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This post appeared at 12:07 p.m. EDT today on Tony Crescenzi's blog. Sign up for a free trial of RealMoney, and enjoy incisive commentary all day, every day.


Federal Reserve

announced new actions Monday to combat the credit crisis, increasing the size of its lending facility to banks and its swap facility with foreign central banks, which will deliver more dollars abroad, where demand for dollars is far more in excess of supply than it is in the U.S.

These actions will further expand the Federal Reserve's balance sheet, which, beginning Oct. 1, can expand without the U.S. Treasury having to borrow money on the Fed's behalf. Beginning Wednesday, new authority granted to the Fed in the government bailout plan will enable the Fed to pay interest on bank reserves (monies set aside at the Fed against deposits held at banks).

The paying of interest on bank reserves will enable the Fed to inject massive amounts of new money into the financial system without the injections causing an unwanted drop in the fed funds rate, essentially putting a floor underneath the funds rate (a floor is placed under the funds rate when banks place their excess monies at the Fed rather than sell the excess funds to other banks at rates lower than the rate paid by the Fed). Dollars placed in the financial system will eventually expand the money supply and help to revive economic growth.

The increase in reserves is sorely needed because the reserves that have been placed in the system have not been expanded. This is evident in recent statistics on bank credit, which has been in decline for six months, the longest such stretch in at least 40 years.

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A simple rule of thumb about the impact that the Fed's injections in theory should have on bank lending is a 10-1 ratio (on the first dollar of reserves injected into the banking system, 90 cents can be lent after a deduction for reserve requirements; the next loan can be for 81 cents (90%), and so on and so forth).

In today's announcement, the

Federal Reserve

said that it would double the size of its Term Auction Facility to $300 billion from $150 billion, massively increasing its lifeline to commercial banks. The action should help put downward pressure on the fed funds rate, which is one of the reasons why the ability to pay interest on reserves is so important at this time.

The Fed also announced today that it would double the size of its swap facilities with foreign central banks to a whopping $620 billion from $290 billion, an action designed to counter strains in the European banking system, where demand for dollars is far outstripping supply.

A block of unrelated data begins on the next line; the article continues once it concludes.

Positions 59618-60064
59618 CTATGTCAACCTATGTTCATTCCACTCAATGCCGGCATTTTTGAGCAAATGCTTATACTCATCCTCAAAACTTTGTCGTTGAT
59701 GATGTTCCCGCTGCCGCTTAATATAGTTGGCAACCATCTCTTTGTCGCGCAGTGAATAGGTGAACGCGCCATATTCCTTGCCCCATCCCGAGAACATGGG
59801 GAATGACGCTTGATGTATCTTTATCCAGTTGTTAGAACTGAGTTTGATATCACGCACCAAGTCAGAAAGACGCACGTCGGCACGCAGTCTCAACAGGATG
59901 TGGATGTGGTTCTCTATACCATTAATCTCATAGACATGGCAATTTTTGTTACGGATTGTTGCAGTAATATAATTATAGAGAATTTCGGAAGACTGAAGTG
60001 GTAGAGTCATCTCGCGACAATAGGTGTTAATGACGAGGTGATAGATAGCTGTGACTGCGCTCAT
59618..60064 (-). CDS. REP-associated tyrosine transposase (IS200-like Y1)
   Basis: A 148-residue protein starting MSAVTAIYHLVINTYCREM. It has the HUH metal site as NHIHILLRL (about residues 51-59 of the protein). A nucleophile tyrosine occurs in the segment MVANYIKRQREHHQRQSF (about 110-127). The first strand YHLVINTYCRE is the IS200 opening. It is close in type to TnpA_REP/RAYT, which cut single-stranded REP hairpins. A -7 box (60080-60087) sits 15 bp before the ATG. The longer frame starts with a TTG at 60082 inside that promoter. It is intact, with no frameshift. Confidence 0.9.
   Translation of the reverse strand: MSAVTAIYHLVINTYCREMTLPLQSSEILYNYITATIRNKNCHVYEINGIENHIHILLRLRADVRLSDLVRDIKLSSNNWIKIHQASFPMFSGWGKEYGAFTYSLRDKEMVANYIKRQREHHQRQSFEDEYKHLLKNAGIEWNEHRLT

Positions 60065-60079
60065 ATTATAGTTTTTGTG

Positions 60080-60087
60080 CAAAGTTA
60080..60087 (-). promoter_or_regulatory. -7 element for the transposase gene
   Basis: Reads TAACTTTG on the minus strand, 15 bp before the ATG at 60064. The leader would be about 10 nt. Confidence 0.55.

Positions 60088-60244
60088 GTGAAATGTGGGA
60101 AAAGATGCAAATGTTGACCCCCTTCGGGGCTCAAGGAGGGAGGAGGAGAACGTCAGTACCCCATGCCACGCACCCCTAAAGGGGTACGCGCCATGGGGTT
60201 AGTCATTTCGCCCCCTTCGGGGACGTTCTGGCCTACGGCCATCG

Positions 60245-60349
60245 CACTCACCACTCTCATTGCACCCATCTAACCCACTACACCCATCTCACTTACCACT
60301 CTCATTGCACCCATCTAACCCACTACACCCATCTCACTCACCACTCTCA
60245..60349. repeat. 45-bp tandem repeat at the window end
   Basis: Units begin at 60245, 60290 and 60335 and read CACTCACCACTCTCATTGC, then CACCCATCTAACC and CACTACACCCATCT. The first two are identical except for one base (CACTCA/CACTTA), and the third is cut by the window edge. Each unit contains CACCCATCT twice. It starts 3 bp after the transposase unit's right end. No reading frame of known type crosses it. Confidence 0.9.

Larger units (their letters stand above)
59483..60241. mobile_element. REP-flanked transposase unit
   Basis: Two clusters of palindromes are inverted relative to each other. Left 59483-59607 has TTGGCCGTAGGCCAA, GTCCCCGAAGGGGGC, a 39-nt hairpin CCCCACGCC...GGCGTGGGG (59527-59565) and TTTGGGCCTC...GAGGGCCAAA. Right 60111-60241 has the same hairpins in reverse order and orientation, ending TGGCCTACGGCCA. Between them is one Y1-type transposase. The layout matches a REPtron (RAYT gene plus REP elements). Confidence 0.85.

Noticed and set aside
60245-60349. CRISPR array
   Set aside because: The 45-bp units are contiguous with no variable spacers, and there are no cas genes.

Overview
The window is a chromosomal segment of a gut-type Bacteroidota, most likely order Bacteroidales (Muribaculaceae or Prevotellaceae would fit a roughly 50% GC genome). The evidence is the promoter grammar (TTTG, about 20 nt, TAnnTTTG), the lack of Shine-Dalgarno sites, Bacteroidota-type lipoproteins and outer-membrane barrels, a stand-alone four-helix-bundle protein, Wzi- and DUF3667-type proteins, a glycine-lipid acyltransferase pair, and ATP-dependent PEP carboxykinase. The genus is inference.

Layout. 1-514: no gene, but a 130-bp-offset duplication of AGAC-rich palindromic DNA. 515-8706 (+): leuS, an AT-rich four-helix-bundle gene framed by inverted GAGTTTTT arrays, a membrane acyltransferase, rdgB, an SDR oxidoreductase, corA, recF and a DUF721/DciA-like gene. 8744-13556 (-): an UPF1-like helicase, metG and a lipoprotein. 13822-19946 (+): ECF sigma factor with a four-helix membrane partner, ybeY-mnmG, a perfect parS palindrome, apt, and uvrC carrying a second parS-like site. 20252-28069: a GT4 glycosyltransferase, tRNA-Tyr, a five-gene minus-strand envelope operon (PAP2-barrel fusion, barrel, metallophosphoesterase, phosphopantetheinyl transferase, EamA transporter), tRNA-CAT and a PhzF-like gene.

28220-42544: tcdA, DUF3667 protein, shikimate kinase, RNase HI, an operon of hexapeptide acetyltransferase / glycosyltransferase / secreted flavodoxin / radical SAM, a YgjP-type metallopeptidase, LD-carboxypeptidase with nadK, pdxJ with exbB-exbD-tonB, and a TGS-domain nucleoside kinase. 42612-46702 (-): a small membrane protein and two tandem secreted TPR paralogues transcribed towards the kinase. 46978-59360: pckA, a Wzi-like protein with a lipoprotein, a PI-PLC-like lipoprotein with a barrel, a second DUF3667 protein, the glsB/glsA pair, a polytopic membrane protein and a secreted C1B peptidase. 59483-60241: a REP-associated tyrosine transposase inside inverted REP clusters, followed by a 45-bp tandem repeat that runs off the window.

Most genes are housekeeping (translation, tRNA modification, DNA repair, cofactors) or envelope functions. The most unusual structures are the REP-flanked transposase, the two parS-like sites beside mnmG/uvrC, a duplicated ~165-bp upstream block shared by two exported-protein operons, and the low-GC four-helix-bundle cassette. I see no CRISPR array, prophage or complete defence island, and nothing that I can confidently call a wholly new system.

The action will help lower LIBOR, which has been trading at 21-year highs relative to the fed funds rate (three-month LIBOR settled at 3.88% today).

Impact from the Fed's collective actions is apparent in eurodollar futures contracts, which are essentially bets on LIBOR. The implied yield on December eurodollar contracts, for example, has fallen 12 basis points since the Fed's announcement. Eurodollar contracts for June through December 2009 have seen 38-basis-point declines on the day (partly in response to the government's bailout plan).

Tony Crescenzi is the chief bond market strategist at Miller Tabak + Co., LLC, and advises many of the nation's top institutional investors on issues related to the bond market, the economy and other macro-related issues. At the request of the Federal Reserve, Crescenzi is a regular participant in the board's Livingston Survey of economic forecasters. He is also the author of the revised investment classic,

The Money Market

, first published in 1978 by Marcia Stigum, and

The Strategic Bond Investor

. At the time of publication, Crescenzi or Miller Tabak had no positions in the securities mentioned in this column, although holdings can change at any time. Under no circumstances does the information in this column represent a recommendation to buy or sell stocks. Crescenzi also is the founder of, a popular Web site covering the bond market and the economy. Crescenzi appreciates your feedback;

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